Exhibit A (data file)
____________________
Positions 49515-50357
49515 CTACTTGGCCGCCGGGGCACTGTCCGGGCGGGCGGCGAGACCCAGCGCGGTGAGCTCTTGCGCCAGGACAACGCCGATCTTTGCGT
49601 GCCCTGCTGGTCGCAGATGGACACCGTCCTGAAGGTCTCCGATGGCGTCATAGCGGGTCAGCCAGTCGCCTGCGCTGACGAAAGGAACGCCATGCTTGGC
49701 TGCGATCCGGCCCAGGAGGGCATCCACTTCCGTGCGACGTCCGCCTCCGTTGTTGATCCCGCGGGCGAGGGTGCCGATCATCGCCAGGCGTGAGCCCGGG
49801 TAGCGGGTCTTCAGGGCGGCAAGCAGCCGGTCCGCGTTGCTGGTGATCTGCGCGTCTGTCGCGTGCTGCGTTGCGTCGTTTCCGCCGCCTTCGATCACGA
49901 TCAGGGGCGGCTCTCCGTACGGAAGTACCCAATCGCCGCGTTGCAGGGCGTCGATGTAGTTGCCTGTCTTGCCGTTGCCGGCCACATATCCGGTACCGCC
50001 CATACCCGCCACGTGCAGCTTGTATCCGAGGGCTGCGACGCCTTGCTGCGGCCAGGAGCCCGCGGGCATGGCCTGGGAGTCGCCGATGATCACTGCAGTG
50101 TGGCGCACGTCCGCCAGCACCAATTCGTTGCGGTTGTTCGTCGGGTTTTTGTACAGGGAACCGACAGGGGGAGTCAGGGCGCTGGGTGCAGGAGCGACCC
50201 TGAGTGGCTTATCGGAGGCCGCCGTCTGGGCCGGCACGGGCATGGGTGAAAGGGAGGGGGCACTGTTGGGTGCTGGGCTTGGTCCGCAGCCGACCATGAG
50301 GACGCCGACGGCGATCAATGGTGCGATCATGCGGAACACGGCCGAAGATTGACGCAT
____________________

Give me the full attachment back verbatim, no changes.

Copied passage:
Positions 49515-50357
49515 CTACTTGGCCGCCGGGGCACTGTCCGGGCGGGCGGCGAGACCCAGCGCGGTGAGCTCTTGCGCCAGGACAACGCCGATCTTTGCGT
49601 GCCCTGCTGGTCGCAGATGGACACCGTCCTGAAGGTCTCCGATGGCGTCATAGCGGGTCAGCCAGTCGCCTGCGCTGACGAAAGGAACGCCATGCTTGGC
49701 TGCGATCCGGCCCAGGAGGGCATCCACTTCCGTGCGACGTCCGCCTCCGTTGTTGATCCCGCGGGCGAGGGTGCCGATCATCGCCAGGCGTGAGCCCGGG
49801 TAGCGGGTCTTCAGGGCGGCAAGCAGCCGGTCCGCGTTGCTGGTGATCTGCGCGTCTGTCGCGTGCTGCGTTGCGTCGTTTCCGCCGCCTTCGATCACGA
49901 TCAGGGGCGGCTCTCCGTACGGAAGTACCCAATCGCCGCGTTGCAGGGCGTCGATGTAGTTGCCTGTCTTGCCGTTGCCGGCCACATATCCGGTACCGCC
50001 CATACCCGCCACGTGCAGCTTGTATCCGAGGGCTGCGACGCCTTGCTGCGGCCAGGAGCCCGCGGGCATGGCCTGGGAGTCGCCGATGATCACTGCAGTG
50101 TGGCGCACGTCCGCCAGCACCAATTCGTTGCGGTTGTTCGTCGGGTTTTTGTACAGGGAACCGACAGGGGGAGTCAGGGCGCTGGGTGCAGGAGCGACCC
50201 TGAGTGGCTTATCGGAGGCCGCCGTCTGGGCCGGCACGGGCATGGGTGAAAGGGAGGGGGCACTGTTGGGTGCTGGGCTTGGTCCGCAGCCGACCATGAG
50301 GACGCCGACGGCGATCAATGGTGCGATCATGCGGAACACGGCCGAAGATTGACGCAT